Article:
Conservative privacy hawks in the House of Representatives are threatening to tank a chamber-wide vote on renewing a key government surveillance tool known as Section 702 of the Foreign Intelligence Surveillance Act (FISA).

The fight to renew the program for five years is a major test for Speaker Mike Johnson, R-La., and his razor-thin majority, particularly as he faces heat from his right flank for apparently showing opposition to an amendment for additional warrant requirements for collection of U.S. citizens’ data – something the Intelligence Community and its congressional allies have also opposed.

“I disagree with that. It’s going to jeopardize the rule and the bill,” warned Rep. Ralph Norman, R-S.C., when asked about Johnson being against the warrant amendment.

Section 702 allows the federal government to surveil non-Americans on foreign soil with suspected terror links without a warrant, even if the person on the other side of their communications is an American.


A three-way split of House Freedom Caucus Chairman Bob Good, Rep. Matt Gaetz, and Rep. Ralph Norman

Conservative lawmakers like Reps. Bob Good, Matt Gaetz and Ralph Norman all foreshadowed issues if the FISA bill hits the House floor. (Getty Images)

The House is expected to potentially advance a bill to renew it on Wednesday afternoon via a traditionally sleepy procedural hurdle known as a rule vote, which if passed allows for debate before an eventual vote on the bill itself. 

A rule vote would typically fall along party lines, with even lawmakers opposed to the bill voting in favor of allowing it to proceed if it was introduced by their own side. However, rule votes have been weaponized multiple times in this Congress, particularly by members of Johnson’s right flank, to express opposition to the leadership’s handling of an issue.

Multiple sources told Fox News Digital on Tuesday that Johnson said he was against additional warrant requirements for collecting data of American citizens that were sought by privacy hawks – just as the House is set to consider a Judiciary Committee-backed amendment on the issue.


“He said he was going to come out publicly against it,” a GOP lawmaker said when asked about his conversations with Johnson about the amendment. “That would effectively kill 702, if that passed.”

On the other side of the argument, House Freedom Caucus Chairman Bob Good, R-Va., told Fox News Digital, “It is my understanding that he is against [the amendment.]”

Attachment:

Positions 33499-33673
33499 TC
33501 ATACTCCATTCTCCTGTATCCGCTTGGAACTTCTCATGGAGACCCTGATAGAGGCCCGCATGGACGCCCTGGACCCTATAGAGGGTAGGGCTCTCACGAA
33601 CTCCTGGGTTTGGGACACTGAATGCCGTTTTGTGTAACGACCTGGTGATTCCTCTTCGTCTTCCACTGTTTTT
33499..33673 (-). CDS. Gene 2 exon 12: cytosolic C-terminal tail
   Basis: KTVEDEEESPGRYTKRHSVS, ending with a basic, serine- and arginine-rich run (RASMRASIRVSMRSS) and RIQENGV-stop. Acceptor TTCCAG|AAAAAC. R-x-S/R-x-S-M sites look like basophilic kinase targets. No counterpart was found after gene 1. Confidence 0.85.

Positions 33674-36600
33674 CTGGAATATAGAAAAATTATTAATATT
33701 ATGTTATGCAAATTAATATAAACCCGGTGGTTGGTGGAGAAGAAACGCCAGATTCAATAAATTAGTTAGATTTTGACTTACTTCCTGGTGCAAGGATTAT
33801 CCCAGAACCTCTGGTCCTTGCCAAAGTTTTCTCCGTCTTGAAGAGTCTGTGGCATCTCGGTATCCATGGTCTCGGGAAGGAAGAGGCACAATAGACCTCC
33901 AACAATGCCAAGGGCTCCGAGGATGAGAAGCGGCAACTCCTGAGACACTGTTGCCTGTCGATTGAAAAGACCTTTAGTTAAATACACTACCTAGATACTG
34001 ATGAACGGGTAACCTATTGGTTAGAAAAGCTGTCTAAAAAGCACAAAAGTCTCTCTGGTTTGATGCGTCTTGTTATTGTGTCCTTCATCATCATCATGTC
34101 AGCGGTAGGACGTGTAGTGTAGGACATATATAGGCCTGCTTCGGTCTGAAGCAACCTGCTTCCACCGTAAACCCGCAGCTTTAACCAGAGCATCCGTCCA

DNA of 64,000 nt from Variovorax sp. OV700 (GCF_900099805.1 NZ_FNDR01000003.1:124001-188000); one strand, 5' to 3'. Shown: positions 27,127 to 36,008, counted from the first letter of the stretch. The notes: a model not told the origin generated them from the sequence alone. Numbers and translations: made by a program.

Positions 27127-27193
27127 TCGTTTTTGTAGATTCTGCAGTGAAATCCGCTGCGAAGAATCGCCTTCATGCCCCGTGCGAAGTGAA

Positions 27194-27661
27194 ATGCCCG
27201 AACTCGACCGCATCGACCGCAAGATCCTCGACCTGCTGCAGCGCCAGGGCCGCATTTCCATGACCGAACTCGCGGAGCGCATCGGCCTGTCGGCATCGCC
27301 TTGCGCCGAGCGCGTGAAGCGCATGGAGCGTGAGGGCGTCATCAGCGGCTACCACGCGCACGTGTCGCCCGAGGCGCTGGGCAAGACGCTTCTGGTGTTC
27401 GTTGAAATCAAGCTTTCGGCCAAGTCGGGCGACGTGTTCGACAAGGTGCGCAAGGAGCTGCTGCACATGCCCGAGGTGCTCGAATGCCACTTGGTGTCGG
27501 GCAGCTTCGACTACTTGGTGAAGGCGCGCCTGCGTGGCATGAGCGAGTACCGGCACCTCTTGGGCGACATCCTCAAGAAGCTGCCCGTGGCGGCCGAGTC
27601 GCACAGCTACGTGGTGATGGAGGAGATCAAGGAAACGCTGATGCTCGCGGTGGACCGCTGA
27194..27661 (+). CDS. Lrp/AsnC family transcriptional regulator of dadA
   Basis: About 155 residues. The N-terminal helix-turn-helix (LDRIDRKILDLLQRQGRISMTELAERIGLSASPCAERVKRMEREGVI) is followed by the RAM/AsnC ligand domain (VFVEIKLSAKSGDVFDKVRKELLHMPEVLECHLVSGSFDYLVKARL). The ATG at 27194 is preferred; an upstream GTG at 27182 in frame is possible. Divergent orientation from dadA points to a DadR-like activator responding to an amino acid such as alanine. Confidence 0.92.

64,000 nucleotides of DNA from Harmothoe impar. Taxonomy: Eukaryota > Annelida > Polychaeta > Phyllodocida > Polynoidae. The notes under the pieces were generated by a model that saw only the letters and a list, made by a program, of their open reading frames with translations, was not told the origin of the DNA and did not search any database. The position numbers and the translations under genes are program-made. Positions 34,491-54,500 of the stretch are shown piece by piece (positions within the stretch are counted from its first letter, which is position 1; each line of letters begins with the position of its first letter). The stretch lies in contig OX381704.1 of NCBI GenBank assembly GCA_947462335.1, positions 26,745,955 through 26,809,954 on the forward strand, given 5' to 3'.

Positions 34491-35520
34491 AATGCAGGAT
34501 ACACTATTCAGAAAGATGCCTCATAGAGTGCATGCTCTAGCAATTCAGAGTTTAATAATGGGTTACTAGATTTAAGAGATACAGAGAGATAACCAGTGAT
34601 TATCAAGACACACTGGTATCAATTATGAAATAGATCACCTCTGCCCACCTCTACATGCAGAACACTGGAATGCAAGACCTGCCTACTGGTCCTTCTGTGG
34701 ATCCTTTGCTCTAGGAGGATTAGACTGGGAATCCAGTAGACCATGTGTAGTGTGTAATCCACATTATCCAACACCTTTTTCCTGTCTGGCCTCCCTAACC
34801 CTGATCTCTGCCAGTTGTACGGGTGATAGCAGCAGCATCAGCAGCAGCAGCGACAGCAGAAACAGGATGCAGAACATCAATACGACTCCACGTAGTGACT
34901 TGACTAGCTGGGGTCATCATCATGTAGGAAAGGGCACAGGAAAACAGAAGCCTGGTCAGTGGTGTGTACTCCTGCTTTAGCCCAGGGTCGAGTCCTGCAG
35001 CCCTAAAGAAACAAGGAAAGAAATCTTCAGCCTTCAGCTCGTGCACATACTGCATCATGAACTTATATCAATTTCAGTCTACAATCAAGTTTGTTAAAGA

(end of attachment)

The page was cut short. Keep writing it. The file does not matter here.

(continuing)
“I think he’s mistaken, I think he’s wrong,” Good said. He would not say whether he’d vote for the rule on Wednesday, saying instead, “I think everything is on the table to protect Americans’ constitutional liberties.”

House Speaker Mike Johnson

Speaker Mike Johnson is facing another leadership test in the FISA battle  (AP/J. Scott Applewhite)

Rep. Nancy Mace, R-S.C., who also said she’s against the FISA bill, was blunt in her assessment of the bill’s fate: “The rule is going to be tanked. It sounds like only two votes are needed, as I understand it.”

And at least one Republican has signaled they’d block the bill from getting a vote so far – Rep. Matt Gaetz, R-Fla., said on his podcast Tuesday that he plans to oppose the rule because the final bill did not include a separate amendment on warrants for the purchase of Americans’ data from third-party brokers. House GOP leaders have signaled that amendment would get its own vote as a stand-alone bill sometime later.


National security hawks and members of the intelligence community have called it a critical tool for preventing another 9/11-style attack. But critics, which include both conservatives and progressives, have been seeking to limit its scope after reported instances of abuse to collect data on Americans.

The Reforming Intelligence and Securing America Act, a compromise bill between the House Judiciary Committee and the House Permanent Select Committee on Intelligence, is aimed at curbing instances of abuse by instituting safeguards on accessing Section 702-collected data, particularly if it involves a U.S. citizen. But conservatives who have criticized Section 702 as overbroad have argued the compromise bill does not do enough to rein in the potential for exploitation of Americans’ private communications.

If it passes the Wednesday rule vote, the final vote will be preceded by one on the amendment, backed by the Judiciary Committee, to ban warrantless searches of U.S. citizens before voting on the final bill – the amendment Johnson is said to oppose.

Nancy Mace at the Capitol

Rep. Nancy Mace told Fox News Digital, “The rule is going to be tanked” (Kent Nishimura/Getty Images)

The fight over Section 702’s renewal has been among the most bitter that House Republicans have had to contend with. The current process is House GOP leaders’ third attempt at the tool’s renewal before the April 19 deadline.


Rep. Marjorie Taylor Greene, R-Ga., who is threatening to potentially force a vote on ousting Johnson from power, has criticized how he’s handled FISA reform, among other issues like Ukraine and government spending.

“It’s shocking. You know, if he calls himself a conservative, I don’t know how he can be against stronger warrant mandates for the FISA reauthorization,” Greene told Fox News Digital, adding that she’s not made a decision on how she would vote on the rule.

Fox News Digital reached out to Johnson’s office for comment on GOP hardliners’ pushback and his stance on the warrant amendment, but did not immediately hear back.

With the current makeup of the House, Johnson can only afford to lose at most two Republican votes – at full attendance – to still pass a bill along party lines.

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